When Eric’s parents were visiting Oregon this summer, we took a camping trip at Milo McIver State Park. It was the girls’ first camping trip of the year, and I wanted to help make it special. (Yes, I know the very fact of spending all day outside and roasting marshmallows make camping special without any extras. But still.) I pulled inspiration from one of our favorite books, Lulu & Pip, and made camping dolls for the girls.
The camping dolls were an instant hit. The dolls went with us everywhere, from a hike to the camp chairs beside the fire. They got dirty. They got chewed on. They earned their title of camping dolls.
And my hope was realized: The camping dolls helped make our camping trip unforgettable.
Back before we had kids, Eric and I camped regularly—and spontaneously. We’d throw the tent, sleeping bags and a cooler in our 1985 Volvo station wagon and head into the woods. These days, camping with kids requires a bit more preparation—including figuring out some kids activities that will keep them happy in the camp site. Since the girls love art so much, it made sense to come up with some camping crafts so they could create in nature.
We haven’t gone camping with the kids yet this year, but we camped for Father’s Day last year—and the girls loved doing this camping craft. They did it one morning when they needed a little out-of-the-sun quiet time after hiking, sprinting around the campground, making friends and walking over hot coals. (Just kidding! We’re waiting until they’re at least 6 to walk on the camp fire.)
Camping crafts like this nature collage are a wonderful way to incorporate art into your family camping this summer. Read more →
We stayed at Stub Stewart State Park just one night—a compromise to our usually longer trips since we figured sleep would be such a nightmare—and it’s a good thing, since I sat upright in our Forester with Kiwi alternately breastfeeding and dozing on me the entire night. I didn’t even attempt to get her to nap in the tent because I was tired, not insane.
So for each of her naps, I buckled her into my baby carrier and set off on a hike.
But even in my bleary, exhausted state, I treasured those nap hikes. Read more →
What better way to celebrate Father’s Day than a family camping trip? That was my thought when I booked a campsite at Stub Stewart Park, an Oregon state park less than 45 minutes west of Portland.
As soon as I committed us, though, I had flashbacks to the last time we went camping. (I wrote about my sleepless nights in the tent for PDX Parents’ Happy Campers, a guide to family camping in the Northwest.)
This trip—made slightly more complicated by the addition of a second kid who, btw, wakes every few hours even in the controlled, sound-machined environment of home—didn’t disappoint in the Lack of Sleep Department. But the memories we made camping as a family of four at Stub Stewart more than made up for the dark circles under my eyes.
If you’re looking for kid-friendly camping spots near Portland, here’s the lowdown on family camping at Stub Stewart State Park. Read more →
S’mores, winding down around the camp fire and more stars in the sky I’d ever seen: Camping while I was a kid became one of my favorite family activities.
With the Memorial Day weekend just hours away, I’ve been thinking about those experiences in the great outdoors and planning a few for our family this summer. With Kiwi due in July, we’ll likely be keeping our ambitions modest, but still—our tent and hobo pie makers are calling me.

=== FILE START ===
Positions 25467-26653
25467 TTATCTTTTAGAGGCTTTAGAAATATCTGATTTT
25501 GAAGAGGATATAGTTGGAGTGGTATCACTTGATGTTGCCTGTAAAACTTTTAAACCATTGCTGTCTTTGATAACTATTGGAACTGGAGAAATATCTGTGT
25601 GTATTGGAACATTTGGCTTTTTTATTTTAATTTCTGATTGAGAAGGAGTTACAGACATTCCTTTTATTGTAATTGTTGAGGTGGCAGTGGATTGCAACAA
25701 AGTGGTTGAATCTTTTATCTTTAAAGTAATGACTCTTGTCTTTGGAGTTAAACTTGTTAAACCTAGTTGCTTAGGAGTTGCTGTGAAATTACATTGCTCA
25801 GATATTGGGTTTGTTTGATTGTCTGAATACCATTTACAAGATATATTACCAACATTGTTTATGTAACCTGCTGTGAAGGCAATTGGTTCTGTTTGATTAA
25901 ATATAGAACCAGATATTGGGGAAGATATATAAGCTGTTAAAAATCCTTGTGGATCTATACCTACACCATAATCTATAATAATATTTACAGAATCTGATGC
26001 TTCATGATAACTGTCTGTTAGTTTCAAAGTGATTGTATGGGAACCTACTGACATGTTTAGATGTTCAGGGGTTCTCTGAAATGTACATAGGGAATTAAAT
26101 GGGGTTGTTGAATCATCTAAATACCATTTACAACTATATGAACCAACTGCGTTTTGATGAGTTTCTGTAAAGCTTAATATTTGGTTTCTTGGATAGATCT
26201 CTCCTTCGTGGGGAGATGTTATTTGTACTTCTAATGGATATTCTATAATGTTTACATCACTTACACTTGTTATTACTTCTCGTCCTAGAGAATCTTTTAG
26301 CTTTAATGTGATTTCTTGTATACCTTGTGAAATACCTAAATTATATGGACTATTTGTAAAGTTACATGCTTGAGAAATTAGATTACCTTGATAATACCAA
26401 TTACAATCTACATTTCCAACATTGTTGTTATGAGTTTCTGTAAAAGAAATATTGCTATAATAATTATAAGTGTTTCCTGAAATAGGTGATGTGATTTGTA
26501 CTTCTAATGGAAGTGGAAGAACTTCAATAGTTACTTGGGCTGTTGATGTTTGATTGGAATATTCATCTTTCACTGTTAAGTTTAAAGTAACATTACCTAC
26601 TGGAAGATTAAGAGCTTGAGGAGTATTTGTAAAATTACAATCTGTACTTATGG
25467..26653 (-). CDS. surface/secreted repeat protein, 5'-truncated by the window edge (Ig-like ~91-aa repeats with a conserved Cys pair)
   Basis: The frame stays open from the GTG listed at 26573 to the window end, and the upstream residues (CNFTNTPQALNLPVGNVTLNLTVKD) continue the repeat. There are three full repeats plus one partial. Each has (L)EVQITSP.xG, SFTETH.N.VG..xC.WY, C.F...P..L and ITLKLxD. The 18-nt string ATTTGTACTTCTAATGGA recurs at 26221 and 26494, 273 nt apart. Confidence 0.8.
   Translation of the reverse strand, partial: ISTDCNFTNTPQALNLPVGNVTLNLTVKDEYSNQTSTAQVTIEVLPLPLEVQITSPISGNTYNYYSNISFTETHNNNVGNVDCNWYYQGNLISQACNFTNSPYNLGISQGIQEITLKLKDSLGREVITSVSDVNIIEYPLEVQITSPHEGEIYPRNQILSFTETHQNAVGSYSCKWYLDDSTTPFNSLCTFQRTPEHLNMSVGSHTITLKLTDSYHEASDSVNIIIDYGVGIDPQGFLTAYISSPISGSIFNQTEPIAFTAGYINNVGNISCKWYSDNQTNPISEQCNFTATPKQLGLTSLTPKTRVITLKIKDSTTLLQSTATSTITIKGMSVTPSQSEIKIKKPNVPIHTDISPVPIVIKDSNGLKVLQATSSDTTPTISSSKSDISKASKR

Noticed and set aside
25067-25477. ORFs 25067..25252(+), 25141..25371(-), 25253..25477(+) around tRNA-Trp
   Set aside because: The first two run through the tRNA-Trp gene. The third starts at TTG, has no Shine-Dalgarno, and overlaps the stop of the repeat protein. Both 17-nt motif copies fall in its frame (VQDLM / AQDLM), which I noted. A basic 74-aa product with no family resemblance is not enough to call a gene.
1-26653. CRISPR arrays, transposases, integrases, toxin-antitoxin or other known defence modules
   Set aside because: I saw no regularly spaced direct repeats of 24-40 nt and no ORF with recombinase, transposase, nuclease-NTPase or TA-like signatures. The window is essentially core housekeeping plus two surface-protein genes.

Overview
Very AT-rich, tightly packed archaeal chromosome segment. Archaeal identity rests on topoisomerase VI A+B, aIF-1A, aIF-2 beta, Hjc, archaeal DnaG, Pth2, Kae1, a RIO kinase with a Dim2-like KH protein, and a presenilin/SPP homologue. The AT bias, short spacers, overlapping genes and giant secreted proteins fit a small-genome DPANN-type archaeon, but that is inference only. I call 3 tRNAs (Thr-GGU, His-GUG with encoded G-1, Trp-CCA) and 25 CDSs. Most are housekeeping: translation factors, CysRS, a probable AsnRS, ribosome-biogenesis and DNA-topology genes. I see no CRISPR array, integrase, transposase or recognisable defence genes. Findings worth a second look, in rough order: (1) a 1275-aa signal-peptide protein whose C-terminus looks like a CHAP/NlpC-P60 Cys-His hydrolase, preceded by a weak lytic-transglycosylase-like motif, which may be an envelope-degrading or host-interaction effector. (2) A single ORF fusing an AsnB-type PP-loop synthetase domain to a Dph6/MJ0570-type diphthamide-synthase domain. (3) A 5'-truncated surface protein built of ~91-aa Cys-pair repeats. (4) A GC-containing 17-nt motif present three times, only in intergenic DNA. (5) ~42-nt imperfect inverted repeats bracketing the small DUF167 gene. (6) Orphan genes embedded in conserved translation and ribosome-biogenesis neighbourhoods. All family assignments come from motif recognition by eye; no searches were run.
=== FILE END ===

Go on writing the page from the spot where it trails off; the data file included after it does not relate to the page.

I wrote a guide to family camping in this month’s Metro Parent (see it here in a link or PDF!) with suggestions of the Northwest’s best yurts, car camping sites and backpacking trips. I also gathered great advice from family camping experts on how to make outdoorsy trips fun for the whole crew.
“Hiking with kids is all about having them have an experience outside, so it’s not about how far you go or the destination. When you go with the kid agenda, it’s about just being outside and having fun.”
Summer in Oregon is pretty much the best time/place combo I can think of. With the state’s beautiful weather, easy access to swimming holes and unbeatable hot-weather harvests, it’s no wonder we get a ton of visitors this time of year.
It’s just mid-August and a slew of family members from afar have made the summer even more wonderfully full.
Eric’s parents drove their mini-RV out from Michigan. They hadn’t seen Peeper since January, so she was quite a bit different! They witnessed her first solid food then; this go around, they joined us for her first camping trip. We also visited the zoo, though Peeper was more interested in playing with leaves and bark chips than watching the animals. And we captured a rare moment: Peeper with all four of her grandparents.
My brother, aka Uncle Fuzzy, jetted out to surprise a friend for a camping bachelor party. Thankfully he had a few days to hang with Peeper, too. We went berry picking and played at the park, but the highlights were tickle fights and roughhousing at home. Even better: Uncle Fuzzy will be out later this summer, too!
My sister from another mister Monica and her son T joined us for Peeper’s birthday celebration in Welches. We discovered an island along the Old Salmon River Trail and plotted a camping trip at the secret spot. T pretended to fish in the creek, and Peeper pointed at the water a whole lot.
My younger sister and her husband moved from Berkeley to Seattle this summer. Now that they live much closer, that means more games of chase and high fives lessons for Peeper.
We also visited Mr. T for his big 4th birthday party. He loved his superhero costume (which I ordered from the Etsy shop Fun Kidz Stuff) and his alien-themed party in the park. I enjoy eating blue-frosted cupcakes and wearing bobble alien headbands as much as the next guy. But most of all I loved being with those I care about.
Have you had family visitors this summer? What parts of your town or state do you show off?